Imranovi and Art in the Internet Age
The exponential growth of new forms of media in the early years of the 21st Century has perhaps defined our generation like nothing else, and in the context of the contemporary art world, the likes of Instagram and Facebook are becoming increasingly valuable tools for identifying emerging talent. Given the worldwide use of the internet, it could also be argued that the art world has undergone something of a democratization process in recent times, whereby non-Western artists, traditionally marginalized by the markets and institutions of the West, are able to share and promote their works more successfully than ever before.
UAE-based Syrian artist Imranovi, whose ‘Modern Face of Syria’ exhibition opened at our Bethnal Green gallery space last month, is a prime example of this trend. Forced to flee his homeland in order to avoid conscription into the military of the Syrian regime, Imranovi began using social media primarily as a means to share his thoughts on the ongoing conflict, which he cites as the ‘most influential’ form of activism from abroad. ‘Currently, I post on Facebook and Tumblr, but in terms of creating interaction, Facebook is faster at spreading the attention’.
Whilst Imranovi regards social media platforms as effective in terms of their global reach, and express that in his view, they have proven that spreading an image tends to be more powerful than a written message, he remains disappointed by the disparity between the digital and the tangible. ‘Many times, artworks never materialize but instead remain virtual. What I think is missing is this interaction between the real world and the virtual world.’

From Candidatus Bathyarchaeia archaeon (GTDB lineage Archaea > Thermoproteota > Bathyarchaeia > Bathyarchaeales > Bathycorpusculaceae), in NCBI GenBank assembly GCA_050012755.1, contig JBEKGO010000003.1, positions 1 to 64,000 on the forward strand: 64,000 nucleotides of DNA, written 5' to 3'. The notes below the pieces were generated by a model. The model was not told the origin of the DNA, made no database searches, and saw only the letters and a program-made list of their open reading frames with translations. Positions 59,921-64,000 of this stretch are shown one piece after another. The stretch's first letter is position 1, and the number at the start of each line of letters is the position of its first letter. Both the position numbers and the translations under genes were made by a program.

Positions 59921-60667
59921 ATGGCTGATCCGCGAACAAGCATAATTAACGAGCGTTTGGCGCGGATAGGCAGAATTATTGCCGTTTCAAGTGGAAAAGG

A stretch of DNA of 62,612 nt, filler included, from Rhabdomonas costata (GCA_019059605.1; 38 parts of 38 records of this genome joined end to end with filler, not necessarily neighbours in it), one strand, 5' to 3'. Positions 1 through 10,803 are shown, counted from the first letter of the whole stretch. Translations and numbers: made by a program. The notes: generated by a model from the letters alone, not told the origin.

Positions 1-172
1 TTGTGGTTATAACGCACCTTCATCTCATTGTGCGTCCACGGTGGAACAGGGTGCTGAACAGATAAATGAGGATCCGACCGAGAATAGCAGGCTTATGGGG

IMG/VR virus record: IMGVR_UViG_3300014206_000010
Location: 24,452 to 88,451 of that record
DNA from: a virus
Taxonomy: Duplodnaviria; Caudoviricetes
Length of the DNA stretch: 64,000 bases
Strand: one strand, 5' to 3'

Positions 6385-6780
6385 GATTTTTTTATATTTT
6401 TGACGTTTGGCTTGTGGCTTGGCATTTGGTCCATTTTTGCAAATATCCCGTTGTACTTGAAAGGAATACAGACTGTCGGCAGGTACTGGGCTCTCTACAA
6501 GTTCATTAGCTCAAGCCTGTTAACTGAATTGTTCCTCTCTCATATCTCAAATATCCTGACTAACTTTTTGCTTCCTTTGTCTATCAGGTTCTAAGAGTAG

Not only was Imranovi discovered and contacted on Facebook by the Art Represent team, but it was also Imranovi’s familiarity with digital technologies that led him to become a graphic artist as opposed to using other more traditional techniques in his practice. ‘I used my knowledge of computer software…so for me, how to make art wasn’t so important, but rather what to make in order to help the revolution’. ‘Maybe I will switch to painting when I develop my skills’.
Whilst Imranovi’s experience highlights social media’s merits both for emerging artists and for galleries seeking out the next big thing, its growing raises a number of important questions. For instance, are artists being selected for representation and exhibition on the basis of artistic merit, or instead, on their understanding of the tools they use to promote themselves? Furthermore, might there be a pronounced difference between what is of interest to an online community and what is of interest to collectors? Also, it is important to note that although the internet plays an enormous role in our lives, there are surely scores of fantastic artists still without access to the resources or tools needed to spread their work online, particularly in areas of conflict and social upheaval.
At Art Represent, an important aim for our platform is to establish a strong infrastructure of support for our artists, providing them with the skills and resources they need to manage their careers successfully: for which the effective use of social media will certainly play no small part. For now, Imranovi is content in the knowledge that Art Represent is able to support artists like him who have been directly affected by conflict. ‘The results of war, from refugees to destruction and death take all the attention. I think it’s a great idea to help artists get their messages across for people to see the atrocities of conflict’.
- Edited by George King